The international trade of endangered otters has been banned as their Instagram popularity is thought to be responsible for an increase in poaching.
The smooth-coated otter is found in India, Bangladesh, Nepal and several other Asian countries while the Asian small-clawed otter is native to South and Southeast Asia, however both are often spotted on social media feeds across the globe.
Owners of the semi-aquatic creatures regularly show off their unusual pets, with viral videos and adorable photos showing otters being walked on leads, playing with toys and curling up to humans. A number of otter cafes have also opened in Japan, allowing visitors to interact with the animals.
However, it’s feared the social media trend has resulted in more otters being poached from the wild in order to meet pet trade demands.
Nicole Duplaix, who co-chairs the Otter Specialist Group at the International Union for Conservation of Nature, told AFP the illegal trade in otters has ‘suddenly increased exponentially’.
The IUCN Red List labels both otters as ‘vulnerable’ to extinction, with their population decreasing in the wild. According to France24, their numbers in the wild have plummeted by at least 30 per cent in the past 30 years.
Otters have become a victim of #SocialMedia , pushing them as "cute pets". 🐾💻📱While they are cute, they are not at all suitable pets. We are here at @CITESCoP18 to get this cruel business closed. @facebook @Twitter @instagram @markzuckkchs16 #NotAPet #WildlifeCrime #Poaching pic.twitter.com/WNfOityekj
— Pro Wildlife (@prowildlife) August 19, 2019
In an attempt to help save the creatures, world leaders at the Conference of the Parties to the United Nations Convention on International Trade in Endangered Species of Wild Fauna and Flora (CITES) voted to ban the trade.
The vote for the smooth-skinned otter passed on Sunday, while the vote for the Asian small-clawed otter passed on Monday (August 26).
Ecologists say the ban is vital in order to ensure the survival of the species.
#Otters may be cute but it comes at a cost. Small-clawed otters have become increasingly common in the illegal wildlife trade for pets & as attractions in cafes. Countries voted to end the international commercial trade of this species today! #CITESCoP18 #BREAKING PC:AtulBorker pic.twitter.com/N4qjeKaMCF
— HSI/India (@IndiaHSI) August 26, 2019
Mark Simmonds, senior marine scientist at Humane Society International, commented on the change in policy for the Asian small-clawed otter, saying:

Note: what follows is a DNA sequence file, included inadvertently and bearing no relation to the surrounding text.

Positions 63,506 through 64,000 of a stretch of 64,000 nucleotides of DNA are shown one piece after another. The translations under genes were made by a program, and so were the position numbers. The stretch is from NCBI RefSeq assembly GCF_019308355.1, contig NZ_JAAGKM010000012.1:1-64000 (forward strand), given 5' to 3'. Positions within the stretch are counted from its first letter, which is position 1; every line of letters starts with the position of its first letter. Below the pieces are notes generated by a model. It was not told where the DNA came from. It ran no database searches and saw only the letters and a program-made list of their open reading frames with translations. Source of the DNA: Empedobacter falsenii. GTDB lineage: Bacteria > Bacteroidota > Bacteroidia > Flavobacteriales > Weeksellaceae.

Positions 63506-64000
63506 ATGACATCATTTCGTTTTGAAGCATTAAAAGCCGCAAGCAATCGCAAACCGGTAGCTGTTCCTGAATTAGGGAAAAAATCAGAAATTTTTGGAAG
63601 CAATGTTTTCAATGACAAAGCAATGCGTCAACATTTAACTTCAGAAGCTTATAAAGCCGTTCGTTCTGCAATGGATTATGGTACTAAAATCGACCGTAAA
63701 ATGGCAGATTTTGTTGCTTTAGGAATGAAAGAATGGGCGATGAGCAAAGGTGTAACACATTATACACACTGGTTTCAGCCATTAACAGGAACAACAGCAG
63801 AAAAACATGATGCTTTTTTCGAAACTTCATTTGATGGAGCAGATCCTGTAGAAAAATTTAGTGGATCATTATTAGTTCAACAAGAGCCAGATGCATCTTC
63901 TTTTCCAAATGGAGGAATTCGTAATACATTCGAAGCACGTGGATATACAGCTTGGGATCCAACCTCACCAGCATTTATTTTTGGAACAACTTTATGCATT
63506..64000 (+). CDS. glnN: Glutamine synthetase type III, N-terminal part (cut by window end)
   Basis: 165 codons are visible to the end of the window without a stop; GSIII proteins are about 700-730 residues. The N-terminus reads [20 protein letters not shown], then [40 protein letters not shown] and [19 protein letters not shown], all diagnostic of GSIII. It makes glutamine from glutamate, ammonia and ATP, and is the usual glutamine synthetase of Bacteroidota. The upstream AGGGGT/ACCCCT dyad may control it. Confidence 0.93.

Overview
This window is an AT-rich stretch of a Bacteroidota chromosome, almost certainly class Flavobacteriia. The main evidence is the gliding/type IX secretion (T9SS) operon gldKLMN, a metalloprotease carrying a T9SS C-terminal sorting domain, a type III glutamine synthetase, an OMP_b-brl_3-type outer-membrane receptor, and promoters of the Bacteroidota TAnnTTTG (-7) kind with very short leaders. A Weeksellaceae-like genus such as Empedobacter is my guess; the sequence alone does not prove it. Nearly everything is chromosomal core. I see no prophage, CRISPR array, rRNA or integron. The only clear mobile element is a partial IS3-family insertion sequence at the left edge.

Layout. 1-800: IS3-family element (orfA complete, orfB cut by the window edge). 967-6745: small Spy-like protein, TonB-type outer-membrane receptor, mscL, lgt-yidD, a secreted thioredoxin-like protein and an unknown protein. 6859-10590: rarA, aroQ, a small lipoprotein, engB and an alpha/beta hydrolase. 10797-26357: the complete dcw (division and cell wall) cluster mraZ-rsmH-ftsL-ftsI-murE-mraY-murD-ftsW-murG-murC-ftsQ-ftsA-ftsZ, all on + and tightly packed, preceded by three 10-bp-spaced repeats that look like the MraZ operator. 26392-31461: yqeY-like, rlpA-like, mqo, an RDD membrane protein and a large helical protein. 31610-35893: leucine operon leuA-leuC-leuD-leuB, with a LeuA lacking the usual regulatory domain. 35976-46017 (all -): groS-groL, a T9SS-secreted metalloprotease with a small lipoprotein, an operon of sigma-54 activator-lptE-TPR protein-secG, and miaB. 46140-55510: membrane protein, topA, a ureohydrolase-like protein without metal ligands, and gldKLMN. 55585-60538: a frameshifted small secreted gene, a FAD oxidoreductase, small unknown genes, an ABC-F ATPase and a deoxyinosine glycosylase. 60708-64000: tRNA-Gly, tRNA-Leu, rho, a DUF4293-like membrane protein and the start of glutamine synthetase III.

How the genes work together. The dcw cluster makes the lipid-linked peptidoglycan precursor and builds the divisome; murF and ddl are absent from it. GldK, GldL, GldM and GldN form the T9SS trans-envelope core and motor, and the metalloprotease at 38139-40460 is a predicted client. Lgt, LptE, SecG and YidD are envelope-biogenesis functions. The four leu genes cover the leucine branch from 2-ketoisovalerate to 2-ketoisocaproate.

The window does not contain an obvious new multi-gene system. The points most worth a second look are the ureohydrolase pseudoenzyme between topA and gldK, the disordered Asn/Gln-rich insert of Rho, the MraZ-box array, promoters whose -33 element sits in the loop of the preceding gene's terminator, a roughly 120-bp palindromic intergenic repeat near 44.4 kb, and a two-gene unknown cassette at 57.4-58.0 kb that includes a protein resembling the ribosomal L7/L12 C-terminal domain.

A wide variety of threats is adversely affecting the Asian small-clawed otter in the wild, such as habitat loss, pollution, and the fur trade, but increasingly it is persecution for the pet trade that is proving its downfall.
This is the smallest and arguably the ‘cutest’ of all the otter species, and interest in them, fanned by photos and film on social media, means that a market for live pet animals has been swiftly growing in Asia.
With so much stacked against these otters, who are now classified as Vulnerable by the IUCN, we are delighted that they will now benefit from this very welcome, precautionary agreement to give them the highest protection at CITES.
— DanielaNRDC (@DanielaNrdc) August 17, 2019
The smooth-coated otter and the Asian small-clawed otter were previously listed as threatened under CITES Appendix II, however they will now be moved to Appendix I.
Appendix I of CITES lists species threatened with extinction and prohibits commercial trade in them internationally. Simmons explained the new listing ‘effectively bans international trade for commercial purposes and removes one of the key threats that [otters] face.’
Excellent news for the vulnerable smooth-coated otter:
The species, threatened by the pet trade & the demand for their pelts, has just been uplisted to @CITES Appendix I affording them greater protections from international trade.#CITES #CITESCoP18 pic.twitter.com/bSoYHrGz2r
— ifaw (@action4ifaw) August 25, 2019
Wildlife expert Sumanth Bindumadhav said placing the otters in Appendix I will send the necessary message to the public, ‘in particular to online and social media audiences, that trade in them is detrimental to their welfare and survival’.
While both votes passed with an overwhelming majority, the decision needs to be ratified at the plenary session of the CITES conference later this week.
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Emily Brown first began delivering important news stories aged just 13, when she launched her career with a paper round. She graduated with a BA Hons in English Language in the Media from Lancaster University, and went on to become a freelance writer and blogger. Emily contributed to The Sunday Times Travel Magazine and Student Problems before becoming a journalist at UNILAD, where she works on breaking news as well as longer form features.